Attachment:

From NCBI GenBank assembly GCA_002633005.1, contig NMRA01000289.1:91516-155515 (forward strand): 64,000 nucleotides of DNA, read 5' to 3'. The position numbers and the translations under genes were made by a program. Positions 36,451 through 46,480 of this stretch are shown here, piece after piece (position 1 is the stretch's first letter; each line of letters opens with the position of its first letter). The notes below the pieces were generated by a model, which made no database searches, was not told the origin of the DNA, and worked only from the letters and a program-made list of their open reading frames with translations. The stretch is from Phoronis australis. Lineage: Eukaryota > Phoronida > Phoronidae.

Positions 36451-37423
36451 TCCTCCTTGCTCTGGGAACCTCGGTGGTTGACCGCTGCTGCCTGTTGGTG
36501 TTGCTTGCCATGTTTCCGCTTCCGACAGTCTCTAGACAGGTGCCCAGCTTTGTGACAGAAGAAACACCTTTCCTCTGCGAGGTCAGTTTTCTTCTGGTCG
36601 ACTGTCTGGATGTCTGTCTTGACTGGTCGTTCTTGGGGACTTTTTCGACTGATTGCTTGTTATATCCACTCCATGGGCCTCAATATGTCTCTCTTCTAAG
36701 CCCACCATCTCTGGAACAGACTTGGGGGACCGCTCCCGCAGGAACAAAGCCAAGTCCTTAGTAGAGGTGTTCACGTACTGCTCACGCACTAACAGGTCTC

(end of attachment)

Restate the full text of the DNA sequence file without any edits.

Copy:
From NCBI GenBank assembly GCA_002633005.1, contig NMRA01000289.1:91516-155515 (forward strand): 64,000 nucleotides of DNA, read 5' to 3'. The position numbers and the translations under genes were made by a program. Positions 36,451 through 46,480 of this stretch are shown here, piece after piece (position 1 is the stretch's first letter; each line of letters opens with the position of its first letter). The notes below the pieces were generated by a model, which made no database searches, was not told the origin of the DNA, and worked only from the letters and a program-made list of their open reading frames with translations. The stretch is from Phoronis australis. Lineage: Eukaryota > Phoronida > Phoronidae.

Positions 36451-37423
36451 TCCTCCTTGCTCTGGGAACCTCGGTGGTTGACCGCTGCTGCCTGTTGGTG
36501 TTGCTTGCCATGTTTCCGCTTCCGACAGTCTCTAGACAGGTGCCCAGCTTTGTGACAGAAGAAACACCTTTCCTCTGCGAGGTCAGTTTTCTTCTGGTCG
36601 ACTGTCTGGATGTCTGTCTTGACTGGTCGTTCTTGGGGACTTTTTCGACTGATTGCTTGTTATATCCACTCCATGGGCCTCAATATGTCTCTCTTCTAAG
36701 CCCACCATCTCTGGAACAGACTTGGGGGACCGCTCCCGCAGGAACAAAGCCAAGTCCTTAGTAGAGGTGTTCACGTACTGCTCACGCACTAACAGGTCTC